My face is no longer on Facebook. Last September, I wiped my wall clean — much like my windows will be by the end of today, thanks to a lovely window-washer named Katherine.
I “met” Katherine by phone this past spring break, when she was on vacation, taking it easy in the Caribbean. She ended up spending a day and a half washing windows at our Mesta Park two-story the following week — and as it happens with many contractors that work for me — my relationship with Katherine became a mix of business and pleasure.
It’s not that I know Katherine all that well. What I know I can count on less than ten fingers. First, she’s a single mother of two older boys. Two, she’s a hard worker. Three, she likes historic homes well enough to own one. Four, she’s conscientious — when she’s running late, she calls. Five, she takes pride in her work, and in leaving my home better than she found it. Six, she’s attractive. Seven, she injured herself badly somehow and sometimes, when working, she’s in pain.
It’s puny knowledge, truly. But even this is more than I knew about the current lives of many Facebook friends. Yet, it was something all together different that triggered my departure, because I quit soon after wishing my grandson a happy birthday via Facebook — which happened when I couldn’t reach him on his cell phone — which happened since we no longer enjoyed an everyday relationship — due to reasons beyond his control. And mine — or so it felt at the time.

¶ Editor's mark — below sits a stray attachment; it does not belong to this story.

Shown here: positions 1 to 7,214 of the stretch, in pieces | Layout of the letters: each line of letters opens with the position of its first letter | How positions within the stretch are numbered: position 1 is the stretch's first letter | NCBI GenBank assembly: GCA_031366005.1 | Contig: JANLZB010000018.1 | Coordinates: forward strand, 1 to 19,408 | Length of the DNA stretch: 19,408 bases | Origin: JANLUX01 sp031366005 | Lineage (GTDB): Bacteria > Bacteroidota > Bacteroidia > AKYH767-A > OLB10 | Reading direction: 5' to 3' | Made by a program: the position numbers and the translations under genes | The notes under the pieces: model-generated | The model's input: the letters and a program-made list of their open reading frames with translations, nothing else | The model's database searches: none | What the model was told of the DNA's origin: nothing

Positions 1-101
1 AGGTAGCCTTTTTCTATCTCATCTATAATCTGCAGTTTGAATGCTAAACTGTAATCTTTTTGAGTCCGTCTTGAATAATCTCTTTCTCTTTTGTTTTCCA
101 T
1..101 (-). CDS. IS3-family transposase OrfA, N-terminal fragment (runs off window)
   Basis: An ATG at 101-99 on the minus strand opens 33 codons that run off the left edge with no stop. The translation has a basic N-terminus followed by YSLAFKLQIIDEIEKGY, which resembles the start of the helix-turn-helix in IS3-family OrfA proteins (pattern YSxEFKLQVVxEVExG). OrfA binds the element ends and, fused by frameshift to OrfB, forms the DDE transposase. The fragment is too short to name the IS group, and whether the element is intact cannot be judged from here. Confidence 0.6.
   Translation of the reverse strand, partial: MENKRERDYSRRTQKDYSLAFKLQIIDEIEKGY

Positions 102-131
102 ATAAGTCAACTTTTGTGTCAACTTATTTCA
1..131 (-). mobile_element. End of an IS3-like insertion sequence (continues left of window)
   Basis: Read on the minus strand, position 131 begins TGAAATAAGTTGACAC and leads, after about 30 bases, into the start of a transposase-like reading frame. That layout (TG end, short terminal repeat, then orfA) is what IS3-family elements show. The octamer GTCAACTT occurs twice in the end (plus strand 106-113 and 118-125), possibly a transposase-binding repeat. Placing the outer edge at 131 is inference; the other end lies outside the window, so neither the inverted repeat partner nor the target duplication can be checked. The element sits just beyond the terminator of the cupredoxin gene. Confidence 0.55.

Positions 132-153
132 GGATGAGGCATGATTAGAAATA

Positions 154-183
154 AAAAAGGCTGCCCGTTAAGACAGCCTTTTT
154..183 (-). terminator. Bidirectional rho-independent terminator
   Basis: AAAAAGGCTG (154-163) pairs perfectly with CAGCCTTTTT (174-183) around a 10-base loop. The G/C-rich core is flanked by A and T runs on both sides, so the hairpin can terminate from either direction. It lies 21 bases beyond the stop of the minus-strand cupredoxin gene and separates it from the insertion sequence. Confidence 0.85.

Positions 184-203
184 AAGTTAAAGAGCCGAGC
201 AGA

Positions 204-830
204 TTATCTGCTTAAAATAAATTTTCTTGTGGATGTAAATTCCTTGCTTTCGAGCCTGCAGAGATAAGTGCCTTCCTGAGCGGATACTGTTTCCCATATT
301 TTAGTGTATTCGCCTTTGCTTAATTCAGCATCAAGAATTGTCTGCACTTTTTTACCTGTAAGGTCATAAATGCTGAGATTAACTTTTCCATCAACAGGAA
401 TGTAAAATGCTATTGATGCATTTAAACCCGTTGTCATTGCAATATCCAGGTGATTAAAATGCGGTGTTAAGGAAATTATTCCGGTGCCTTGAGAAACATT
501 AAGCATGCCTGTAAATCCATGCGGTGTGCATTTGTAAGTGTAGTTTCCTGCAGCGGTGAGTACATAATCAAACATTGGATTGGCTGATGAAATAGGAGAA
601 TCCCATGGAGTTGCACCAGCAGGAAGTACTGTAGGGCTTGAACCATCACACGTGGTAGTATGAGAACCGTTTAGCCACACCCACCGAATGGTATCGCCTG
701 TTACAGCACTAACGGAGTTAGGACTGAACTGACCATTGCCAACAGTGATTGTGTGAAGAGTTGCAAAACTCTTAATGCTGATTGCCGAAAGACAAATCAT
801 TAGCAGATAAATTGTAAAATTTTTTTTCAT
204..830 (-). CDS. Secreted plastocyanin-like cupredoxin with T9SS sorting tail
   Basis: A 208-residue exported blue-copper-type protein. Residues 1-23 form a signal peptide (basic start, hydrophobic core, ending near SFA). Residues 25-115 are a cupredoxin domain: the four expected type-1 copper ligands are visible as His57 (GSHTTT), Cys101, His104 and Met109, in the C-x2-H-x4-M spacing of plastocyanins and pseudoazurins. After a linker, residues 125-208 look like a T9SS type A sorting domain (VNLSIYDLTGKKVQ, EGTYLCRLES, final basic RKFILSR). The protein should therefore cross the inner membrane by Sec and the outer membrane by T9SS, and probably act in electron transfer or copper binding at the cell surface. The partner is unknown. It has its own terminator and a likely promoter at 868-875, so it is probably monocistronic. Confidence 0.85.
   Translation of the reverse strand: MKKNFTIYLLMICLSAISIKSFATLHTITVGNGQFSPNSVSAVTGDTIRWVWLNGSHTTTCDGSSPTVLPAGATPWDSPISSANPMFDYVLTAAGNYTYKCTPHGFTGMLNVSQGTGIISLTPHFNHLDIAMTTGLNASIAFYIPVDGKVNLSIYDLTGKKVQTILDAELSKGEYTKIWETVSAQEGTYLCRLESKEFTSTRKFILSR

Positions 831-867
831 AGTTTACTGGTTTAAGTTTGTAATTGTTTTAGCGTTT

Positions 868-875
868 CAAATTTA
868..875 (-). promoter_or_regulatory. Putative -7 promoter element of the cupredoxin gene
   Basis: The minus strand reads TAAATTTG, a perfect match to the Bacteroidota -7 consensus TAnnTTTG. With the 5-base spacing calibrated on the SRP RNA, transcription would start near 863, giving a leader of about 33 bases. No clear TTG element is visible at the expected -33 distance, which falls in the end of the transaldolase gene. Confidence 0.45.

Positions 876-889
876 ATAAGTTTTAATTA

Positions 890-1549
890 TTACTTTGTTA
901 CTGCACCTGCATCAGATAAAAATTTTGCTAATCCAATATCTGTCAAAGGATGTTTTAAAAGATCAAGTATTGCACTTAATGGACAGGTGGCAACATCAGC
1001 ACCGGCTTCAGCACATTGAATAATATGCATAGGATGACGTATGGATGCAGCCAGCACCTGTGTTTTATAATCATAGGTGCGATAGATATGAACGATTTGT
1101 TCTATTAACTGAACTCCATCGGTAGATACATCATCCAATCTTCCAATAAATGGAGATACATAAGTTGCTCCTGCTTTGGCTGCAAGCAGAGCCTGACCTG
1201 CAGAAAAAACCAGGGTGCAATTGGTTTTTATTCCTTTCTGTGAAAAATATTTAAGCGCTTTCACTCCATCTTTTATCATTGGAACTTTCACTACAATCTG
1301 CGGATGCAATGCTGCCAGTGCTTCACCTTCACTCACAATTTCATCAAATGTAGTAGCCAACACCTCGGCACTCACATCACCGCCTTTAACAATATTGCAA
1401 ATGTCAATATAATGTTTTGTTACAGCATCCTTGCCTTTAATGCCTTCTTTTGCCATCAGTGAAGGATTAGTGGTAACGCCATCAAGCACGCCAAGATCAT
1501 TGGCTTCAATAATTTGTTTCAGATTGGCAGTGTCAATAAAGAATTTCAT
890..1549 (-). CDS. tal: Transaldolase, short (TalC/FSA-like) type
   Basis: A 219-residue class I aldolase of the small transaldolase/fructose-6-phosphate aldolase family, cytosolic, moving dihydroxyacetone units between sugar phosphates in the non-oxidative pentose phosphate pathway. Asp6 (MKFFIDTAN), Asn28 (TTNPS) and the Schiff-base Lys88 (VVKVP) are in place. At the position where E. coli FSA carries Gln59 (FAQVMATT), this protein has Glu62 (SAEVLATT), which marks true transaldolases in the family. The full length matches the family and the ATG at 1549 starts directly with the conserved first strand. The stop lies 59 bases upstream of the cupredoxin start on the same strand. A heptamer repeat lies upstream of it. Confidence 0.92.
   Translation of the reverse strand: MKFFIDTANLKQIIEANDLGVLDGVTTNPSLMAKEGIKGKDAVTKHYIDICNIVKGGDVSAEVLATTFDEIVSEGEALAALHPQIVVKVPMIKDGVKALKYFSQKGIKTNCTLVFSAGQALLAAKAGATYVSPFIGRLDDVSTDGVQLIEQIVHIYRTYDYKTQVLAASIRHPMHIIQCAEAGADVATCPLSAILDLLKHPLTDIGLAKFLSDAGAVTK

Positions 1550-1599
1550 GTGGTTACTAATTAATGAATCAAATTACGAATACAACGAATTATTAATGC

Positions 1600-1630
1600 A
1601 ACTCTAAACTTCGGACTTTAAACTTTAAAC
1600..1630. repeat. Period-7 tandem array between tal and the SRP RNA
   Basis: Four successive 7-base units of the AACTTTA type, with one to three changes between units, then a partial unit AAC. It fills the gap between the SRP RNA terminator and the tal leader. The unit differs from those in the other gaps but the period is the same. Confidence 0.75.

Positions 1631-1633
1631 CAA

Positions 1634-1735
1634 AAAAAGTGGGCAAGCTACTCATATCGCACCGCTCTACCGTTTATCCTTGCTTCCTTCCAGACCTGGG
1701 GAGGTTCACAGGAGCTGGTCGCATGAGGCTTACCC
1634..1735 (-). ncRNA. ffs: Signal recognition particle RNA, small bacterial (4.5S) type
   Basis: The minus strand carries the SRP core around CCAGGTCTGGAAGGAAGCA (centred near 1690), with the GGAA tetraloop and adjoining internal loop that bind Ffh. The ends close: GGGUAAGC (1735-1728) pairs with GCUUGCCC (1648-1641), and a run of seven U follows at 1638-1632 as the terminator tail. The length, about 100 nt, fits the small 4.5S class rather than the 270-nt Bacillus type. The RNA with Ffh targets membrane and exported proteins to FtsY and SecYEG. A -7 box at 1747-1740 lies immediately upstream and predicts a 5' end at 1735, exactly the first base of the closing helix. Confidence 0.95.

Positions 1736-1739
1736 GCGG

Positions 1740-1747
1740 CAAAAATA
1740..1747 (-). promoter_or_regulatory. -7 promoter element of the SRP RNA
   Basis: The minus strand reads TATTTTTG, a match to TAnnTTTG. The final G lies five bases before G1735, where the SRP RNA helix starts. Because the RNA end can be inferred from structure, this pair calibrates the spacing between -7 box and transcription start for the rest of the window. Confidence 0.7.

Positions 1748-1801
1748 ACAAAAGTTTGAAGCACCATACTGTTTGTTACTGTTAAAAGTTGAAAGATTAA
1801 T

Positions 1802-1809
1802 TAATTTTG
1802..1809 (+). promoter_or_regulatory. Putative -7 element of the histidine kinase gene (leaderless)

The act of writing that solitary birthday greeting on his wall left me sad. And it made me wonder: Is this what my relationships — with those I hold most important in the world — is being reduced to? Sending birthday greetings through a social media service — to follow up an old-fashioned greeting card delivered by others. Though it works for some, I’d rather breathe a prayer in the silence that separates me from those whose lives I cherish.
It was one of those decisions made in an instant — the kind which often lead to regret — where I clicked a button before I could change my mind. And without mention to any of my friends — except for my husband — my demise on Facebook, I think, was not really noticed. One minute I was there — and in the next, I wasn’t. As far as I know, no obituary or announcement was delivered to my friends.
I’m looking forward to clean windows today — the kind so clean, one can see the reflection of their own living face within them — that one can look beyond their own face to a world full of trees and flowers and sun and moon and real people, with legs and arms and backs and hands to wave out a greeting.
But sometimes — I’m not gonna lie — I regret that rash decision of mine. Why it happened yesterday, in fact, when I set out to address Christmas cards, when I realized I no longer have my good friend Litha’s new address, which she shared with her friends via Facebook. But not enough yet, I think, to do an about-face. I’ll just have to call our mutual friend Wynona. After I catch up with Katherine.
It might be worth letting you know that you can’t delete your Facebook account, only deactivate it. If you click back on it, it will bring you a page where you can reactivate it.